Thorogood first encountered Taylor when the latter played in Boston. Taylor built up a solid following in the city in the early 70s and Thorogood helped carry his gear while he formed his own band – originally known as The Delaware Destroyers but later simply just The Destroyers. Having relocated to Boston full time, Thorogood recruited his old high school buddy Jeff Simon as long-term drummer, but other musicians inevitably came and went as Thorogood punted Taylor’s gear around and his new band crafted their own sound, drawing from Chicago blues, R&B and hard-driving rock’n’roll.
The band’s early gigs included appearances at Lane Hall at Delaware University and support slots with blues greats such as Muddy Waters and Howlin’ Wolf in their adopted hometown of Boston. They rapidly built up a live set of high-octane cover versions and demoed them in 1974. Eventually released by MCA in 1979 as Better Than The Rest (and reaching No.78 on the US Billboard 200) this first demo tape featured Thorogood and co’s raw but exciting versions of blues and rock’n’roll standards such as Chuck Berry’s ‘Nadine’ and Howlin’ Wolf’s ‘Howlin’ For My Baby.’
Armed with their demo tape and a fearsome live reputation, The Destroyers – by now including rhythm guitarist Ron ‘Roadblock’ Smith and bassist Billy Blough – came to the attention of respected folk/bluegrass-inclined independent label Rounder, who released the band’s self-titled debut on 16 August 1977 – the day Elvis Presley died. Still an essential listen, George Thorogood & The Destroyers featured the quartet’s thrillingly primitive, attitude-soaked versions of tracks such as Elmore James’ ‘Madison Blues’, Robert Johnson’s ‘Kind Hearted Woman’ and a frazzled, eight-minute medley of two John Lee Hooker songs, ‘House Rent Boogie’ and ‘One Bourbon, One Scotch, One Beer’ – the latter remaining a Destroyers’ live favourite to this day. Clearly an inspiration for a future breed of rowdy, critically acclaimed bar-room US rock outfits, including The Replacements and The Georgia Satellites, the LP was steeped in the blues, but it fizzed with a contemporary energy and has barely aged a day since.
Aided and abetted by regular bouts of touring, George Thorogood & The Destroyers sold well, eventually gaining a gold certification in the US. It also performed well internationally, charting in Australia and rising to No.14 on New Zealand’s Top 40. Understandably keen to keep the momentum up, the band released their sophomore LP, Move It On Over, through Rounder, in November 1978. Another mandatory and boisterous set with Thorogood’s searing slide guitar and gravelly vocals to the fore, the LP benefitted from muscular production from Rounder founder Ken Irwin’s, and featured enduring highlights including an overdriven version of Bo Diddley’s ‘Who Do You Love?’ and a rubber-burning remake of the Hank Williams-penned title track.
Highly regarded by fans and critics alike, Move It On Over again performed strongly, introducing The Destroyers to the US Billboard 200 for the first time (peaking at No.33) and earning them a second gold disc in the process. Ron ‘Roadblock’ Smith then quit the band, but instead of recruiting a new guitarist, Thorogood opted to bring in Hank ‘Hurricane’ Carter, whose fat, Clarence Clemons-esque sax first made its presence felt on the band’s third – and final – LP for Rounder, 1980’s More George Thorogood And The Destroyers. Among this collection’s highlights were an aggressive version of The Strangeloves’ Nuggets highlight ‘Night Time’ and a stinging, slide guitar-led take of Hound Dog Taylor’s ‘Just Can’t Make It’.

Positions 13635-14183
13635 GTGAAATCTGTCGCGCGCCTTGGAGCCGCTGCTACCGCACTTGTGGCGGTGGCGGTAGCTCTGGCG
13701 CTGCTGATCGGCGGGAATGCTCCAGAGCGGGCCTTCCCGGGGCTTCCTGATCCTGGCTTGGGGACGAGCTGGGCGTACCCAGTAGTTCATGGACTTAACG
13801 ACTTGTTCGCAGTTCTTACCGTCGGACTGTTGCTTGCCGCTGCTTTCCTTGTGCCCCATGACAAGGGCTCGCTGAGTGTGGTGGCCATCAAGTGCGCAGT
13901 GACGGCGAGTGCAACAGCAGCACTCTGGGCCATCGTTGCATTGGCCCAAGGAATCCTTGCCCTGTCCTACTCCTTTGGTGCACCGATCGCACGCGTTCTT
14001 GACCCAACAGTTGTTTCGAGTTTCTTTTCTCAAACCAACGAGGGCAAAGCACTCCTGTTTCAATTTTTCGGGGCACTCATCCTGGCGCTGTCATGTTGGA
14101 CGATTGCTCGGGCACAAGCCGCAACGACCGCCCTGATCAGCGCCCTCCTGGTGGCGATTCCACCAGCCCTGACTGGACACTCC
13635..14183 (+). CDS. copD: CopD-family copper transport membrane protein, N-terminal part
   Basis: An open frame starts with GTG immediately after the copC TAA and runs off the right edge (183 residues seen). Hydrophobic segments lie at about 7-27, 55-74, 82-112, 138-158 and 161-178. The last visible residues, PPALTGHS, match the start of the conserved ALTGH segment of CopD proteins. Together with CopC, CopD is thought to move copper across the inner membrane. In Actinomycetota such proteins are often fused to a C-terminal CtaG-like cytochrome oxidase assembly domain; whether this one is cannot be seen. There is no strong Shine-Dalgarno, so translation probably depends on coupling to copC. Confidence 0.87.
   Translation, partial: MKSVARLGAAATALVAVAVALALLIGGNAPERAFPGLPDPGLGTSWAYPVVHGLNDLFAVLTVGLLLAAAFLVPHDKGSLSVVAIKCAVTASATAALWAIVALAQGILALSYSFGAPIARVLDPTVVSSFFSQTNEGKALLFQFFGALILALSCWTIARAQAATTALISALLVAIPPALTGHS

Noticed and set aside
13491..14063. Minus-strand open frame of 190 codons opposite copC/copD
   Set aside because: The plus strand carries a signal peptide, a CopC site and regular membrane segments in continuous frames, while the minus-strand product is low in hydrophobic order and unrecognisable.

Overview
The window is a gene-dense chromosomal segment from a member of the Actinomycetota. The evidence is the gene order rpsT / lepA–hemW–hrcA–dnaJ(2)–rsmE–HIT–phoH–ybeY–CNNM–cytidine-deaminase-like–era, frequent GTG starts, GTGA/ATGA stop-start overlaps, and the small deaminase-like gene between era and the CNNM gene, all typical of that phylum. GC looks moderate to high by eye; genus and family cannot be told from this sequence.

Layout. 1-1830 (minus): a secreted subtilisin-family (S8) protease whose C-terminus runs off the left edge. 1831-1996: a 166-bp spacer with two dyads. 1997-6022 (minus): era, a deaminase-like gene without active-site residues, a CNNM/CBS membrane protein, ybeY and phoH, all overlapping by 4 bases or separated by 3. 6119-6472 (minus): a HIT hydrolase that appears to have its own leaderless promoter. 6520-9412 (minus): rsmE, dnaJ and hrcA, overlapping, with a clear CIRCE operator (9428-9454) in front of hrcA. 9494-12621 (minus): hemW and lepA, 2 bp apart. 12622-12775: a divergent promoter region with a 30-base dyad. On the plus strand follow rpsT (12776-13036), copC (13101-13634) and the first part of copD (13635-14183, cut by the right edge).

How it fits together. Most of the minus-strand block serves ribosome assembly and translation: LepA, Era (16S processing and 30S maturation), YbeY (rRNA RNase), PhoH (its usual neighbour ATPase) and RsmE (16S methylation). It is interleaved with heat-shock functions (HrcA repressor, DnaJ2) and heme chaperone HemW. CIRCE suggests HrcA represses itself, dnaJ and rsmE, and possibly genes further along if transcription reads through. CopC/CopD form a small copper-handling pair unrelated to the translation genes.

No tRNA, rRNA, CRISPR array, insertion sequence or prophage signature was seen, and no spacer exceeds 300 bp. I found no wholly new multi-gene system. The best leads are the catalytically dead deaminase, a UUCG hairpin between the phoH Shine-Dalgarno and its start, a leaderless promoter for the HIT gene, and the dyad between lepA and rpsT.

During the early 80s, The Destroyers were renowned for their rigorous touring schedule and, in 1981, they undertook the high-profile 50/50 Tour of the US, wherein they performed 50 shows in 50 American states in 50 days. This daring – and energy-sapping – schedule included feats such as performing two shows in Boulder, Colorado, on one day, and flying to Hawaii for one show before then flying to Alaska for another the following night. The band also played Washington, DC, the same day as they played a show in Maryland, therefore actually completing 51 shows in 50 days.
Thorogood and his band’s profile was, however, more significantly raised when they supported The Rolling Stones on their extensive North American arena tour late in 1981. By this stage, the band’s contract with Rounder had expired and The Destroyers instead signed to EMI America, who issued the band’s perennially popular, gold-selling Bad To The Bone in August 1982.
One of The Destroyers’ most potent recordings, the album featured honky-tonk piano flourishes from unofficial “sixth” Rolling Stone, the late Ian Stewart, and it included both inspired covers (The Isley Brothers’ ‘Nobody But Me’; a stately acoustic reading of Bob Dylan’s ‘Wanted Man’) and two of Thorogood’s best-loved self-penned tunes: the raucous ‘Back To Wentzville’ and the ballsy ‘Bad To The Bone’. Arguably Thorogood’s signature tune, ‘Bad To The Bone’ later also enjoyed widespread exposure in film and TV, featuring in Miami Vice and the sci-fi thriller Terminator 2: Judgement Day, among others.